Seen in this light, Beowulf’s actions speak of selfless sacrifice; if he is violent, it is because, like people of his age, the times required violent action to secure peace and bring about prosperity. His own words throughout the narrative and the advice he receives from Hrothgar before departing the land of the Danes stress the importance of avoiding the sin of pride and recognizing that victory comes not from personal prowess but from the hand of God. In a sense—though it is important to emphasize that the parallels are not exact—Beowulf is like Christ, working on earth to further the eternal Father’s plan for humankind. Like the knights of Arthurian legend, whose stories would replace the Norse tales as favorite readings among English audiences within a century after the surviving version of Beowulf was transcribed, Beowulf is the model Christian hero.
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Themes Essay: Beowulf In the Epic Beowulf there are three specific themes. The themes are “Good vs. Evil”, “Revenge”, and “Personal Honor and Reputation”. These symbols depict the main concepts for Beowulf. Good vs. Evil is demonstrated through the bible reference of God and Cain, and The battle with Grendel. Revenge is portrayed throughout the poem from Grendel to his own mother. Personal Honor and Reputation is shown mainly through Beowulf. Putting these three themes together gives the reader the main idea and concept of the Epic Poem Beowulf.
Good vs. Evil is the main theme a reader will interpret in Beowulf. It is first recognized by the allusion from the bible the reference of God vs. Cain. “He (Grendel) was spawned in that slime,/ Of Cain, murderous creatures banished / By God, punished forever for the crime/ Of Abel’s death. ” (Littel, McDougal 40). God is of high power and alone God he is known as the Good in all. While Cain who had killed his own brother committed a crime and God punishes him. Cain is evil. In addition, Beowulf vs. Grendel is also Good vs. Evil.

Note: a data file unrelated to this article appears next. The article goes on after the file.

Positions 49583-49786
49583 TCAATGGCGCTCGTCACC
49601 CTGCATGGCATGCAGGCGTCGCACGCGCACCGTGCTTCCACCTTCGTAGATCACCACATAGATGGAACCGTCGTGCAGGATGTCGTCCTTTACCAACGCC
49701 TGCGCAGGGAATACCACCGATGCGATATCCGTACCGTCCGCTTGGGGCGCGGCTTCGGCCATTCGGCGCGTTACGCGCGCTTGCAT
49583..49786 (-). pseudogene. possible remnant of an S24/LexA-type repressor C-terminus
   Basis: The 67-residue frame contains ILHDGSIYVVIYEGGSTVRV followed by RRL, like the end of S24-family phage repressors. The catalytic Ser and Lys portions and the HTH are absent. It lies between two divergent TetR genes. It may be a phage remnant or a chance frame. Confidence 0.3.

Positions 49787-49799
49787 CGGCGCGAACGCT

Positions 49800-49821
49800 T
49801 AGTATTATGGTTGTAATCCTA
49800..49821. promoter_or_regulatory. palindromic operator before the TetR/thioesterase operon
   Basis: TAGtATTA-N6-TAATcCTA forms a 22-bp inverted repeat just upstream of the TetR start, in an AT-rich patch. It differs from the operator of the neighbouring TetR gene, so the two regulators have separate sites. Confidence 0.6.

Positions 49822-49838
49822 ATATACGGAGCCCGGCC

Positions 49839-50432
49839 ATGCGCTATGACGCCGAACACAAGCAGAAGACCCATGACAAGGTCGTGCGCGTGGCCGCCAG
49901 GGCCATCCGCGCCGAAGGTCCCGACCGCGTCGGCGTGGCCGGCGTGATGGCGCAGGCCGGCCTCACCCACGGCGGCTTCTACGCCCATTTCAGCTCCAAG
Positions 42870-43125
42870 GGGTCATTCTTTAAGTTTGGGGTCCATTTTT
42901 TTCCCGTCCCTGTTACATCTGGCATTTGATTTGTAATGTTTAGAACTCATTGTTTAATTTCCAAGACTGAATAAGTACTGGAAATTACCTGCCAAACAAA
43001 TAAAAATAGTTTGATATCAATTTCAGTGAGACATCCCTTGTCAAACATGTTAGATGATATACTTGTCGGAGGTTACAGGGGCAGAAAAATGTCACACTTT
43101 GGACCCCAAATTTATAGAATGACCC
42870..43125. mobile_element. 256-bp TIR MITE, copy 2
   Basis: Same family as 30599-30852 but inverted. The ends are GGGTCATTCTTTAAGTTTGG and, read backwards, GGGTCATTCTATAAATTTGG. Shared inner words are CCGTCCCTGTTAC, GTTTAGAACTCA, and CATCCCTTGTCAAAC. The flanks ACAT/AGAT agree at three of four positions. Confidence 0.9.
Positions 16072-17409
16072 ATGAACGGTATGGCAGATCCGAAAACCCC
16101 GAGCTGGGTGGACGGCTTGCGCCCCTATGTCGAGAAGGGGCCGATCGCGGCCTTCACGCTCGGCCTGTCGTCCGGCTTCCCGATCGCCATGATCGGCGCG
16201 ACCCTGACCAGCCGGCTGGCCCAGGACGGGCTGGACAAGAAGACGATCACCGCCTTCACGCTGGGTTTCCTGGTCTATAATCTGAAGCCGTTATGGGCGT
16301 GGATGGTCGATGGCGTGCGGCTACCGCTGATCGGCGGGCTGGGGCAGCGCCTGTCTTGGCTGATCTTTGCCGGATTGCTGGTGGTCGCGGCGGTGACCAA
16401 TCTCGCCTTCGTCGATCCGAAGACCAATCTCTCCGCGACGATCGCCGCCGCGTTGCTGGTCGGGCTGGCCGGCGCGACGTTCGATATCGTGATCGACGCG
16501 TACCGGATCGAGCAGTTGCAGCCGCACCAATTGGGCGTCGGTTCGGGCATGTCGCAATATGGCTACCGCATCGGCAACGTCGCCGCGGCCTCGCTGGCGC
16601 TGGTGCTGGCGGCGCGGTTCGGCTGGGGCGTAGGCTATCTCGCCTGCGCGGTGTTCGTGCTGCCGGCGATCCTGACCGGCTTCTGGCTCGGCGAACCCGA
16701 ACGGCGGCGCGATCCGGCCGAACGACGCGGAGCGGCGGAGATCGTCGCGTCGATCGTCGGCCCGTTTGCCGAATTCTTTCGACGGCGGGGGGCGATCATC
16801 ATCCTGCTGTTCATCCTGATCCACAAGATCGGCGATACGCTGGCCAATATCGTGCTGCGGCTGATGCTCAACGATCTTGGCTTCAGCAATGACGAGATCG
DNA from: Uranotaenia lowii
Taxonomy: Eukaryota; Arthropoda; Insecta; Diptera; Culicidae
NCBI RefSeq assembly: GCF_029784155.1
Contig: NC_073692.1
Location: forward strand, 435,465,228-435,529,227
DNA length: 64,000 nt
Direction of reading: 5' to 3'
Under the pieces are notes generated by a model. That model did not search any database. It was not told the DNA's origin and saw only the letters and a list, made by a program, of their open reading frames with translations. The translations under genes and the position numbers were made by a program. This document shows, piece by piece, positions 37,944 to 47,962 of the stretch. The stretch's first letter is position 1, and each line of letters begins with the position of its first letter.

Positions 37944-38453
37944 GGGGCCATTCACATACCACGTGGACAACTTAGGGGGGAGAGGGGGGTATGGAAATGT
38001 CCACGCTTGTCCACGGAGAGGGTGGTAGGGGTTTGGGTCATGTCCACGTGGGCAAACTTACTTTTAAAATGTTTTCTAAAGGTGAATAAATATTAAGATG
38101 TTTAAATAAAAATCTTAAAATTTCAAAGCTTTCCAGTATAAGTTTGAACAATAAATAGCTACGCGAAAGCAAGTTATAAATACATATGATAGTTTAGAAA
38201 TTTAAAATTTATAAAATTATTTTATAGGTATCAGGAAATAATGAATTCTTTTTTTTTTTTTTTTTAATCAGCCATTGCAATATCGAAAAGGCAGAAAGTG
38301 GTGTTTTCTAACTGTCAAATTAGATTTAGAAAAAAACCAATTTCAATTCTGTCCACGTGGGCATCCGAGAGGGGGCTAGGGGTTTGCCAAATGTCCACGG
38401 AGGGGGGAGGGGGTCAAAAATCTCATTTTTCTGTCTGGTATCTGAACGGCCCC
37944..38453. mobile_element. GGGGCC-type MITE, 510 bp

In The Battle with Grendel Beowulf before had already told Hrothgar he would fight for him and kill Grendel. During battle it was not easy at first to harm Grendel “trying to open/ A path for his evil soul, but their points/ Could not hurt him,” (Little, McDougal 48). His evil “bewitched” mortal weapons. Until Beowulf came in and fought “The battle was over, Beowulf/ Had been granted new glory:” (Little, McDougal 49). Beowulf had earned victory and the good conquers the evil. Revenge is depicted by the evil characters in the poem, Grendel and his mother.
Grendel is introduced in the beginning “A powerful monster, living down/ In the darkness, growled in pain, impatient” (Little, McDougal 38). The description foreshadows Grendel’s actions. It states the monster is impatient regarding he can’t wait and is vengeful. After the battle with Grendel the story introduces Grendel’s mother. Grendel’s mother shows a parental instinct, “Grendel’s mother emerges, bent on revenge” (Little, McDougal 51) Beowulf killed Grendel and now Grendel’s mother seeks to avenge her son.
Revenge can easily kill a person. Personal Honor and reputation is mainly described with Beowulf, but also Wiglaf shows some part in honor. Beowulf goes to Herot and tells Hrothgar about his reputation “That I, alone and with the help of my men. ” (Little, McDougal 44) shows his honor of himself and his own men. In Beowulf’s Last Battle he his old and yet still fights for his own sake. Fighting with the dragon Bewoulf gets wounded and his men run away but one man Wiglaf. “As a good man must, what kinship should mean. His name was Wiglaf,/”(Little, McDougal 60-61) Wiglaf helps Beowulf defeat the dragon. He gives a long speech to the Geats with kind words. Honor comes with various aspects but mostly responsibility. The themes are shown in a number of ways. Good vs. Evil, Revenge, and Personal Honor and Reputation are all parts to making what is Beowulf. Good vs. Evil: Beowulf vs. Grendel, Revenge: Grendel and his mother, Personal Honor and Reputation: Beowulf and Wiglaf. The themes are important aspects to give the concept of Beowulf.
Author: Allan Leider
Beowulf Themes Essay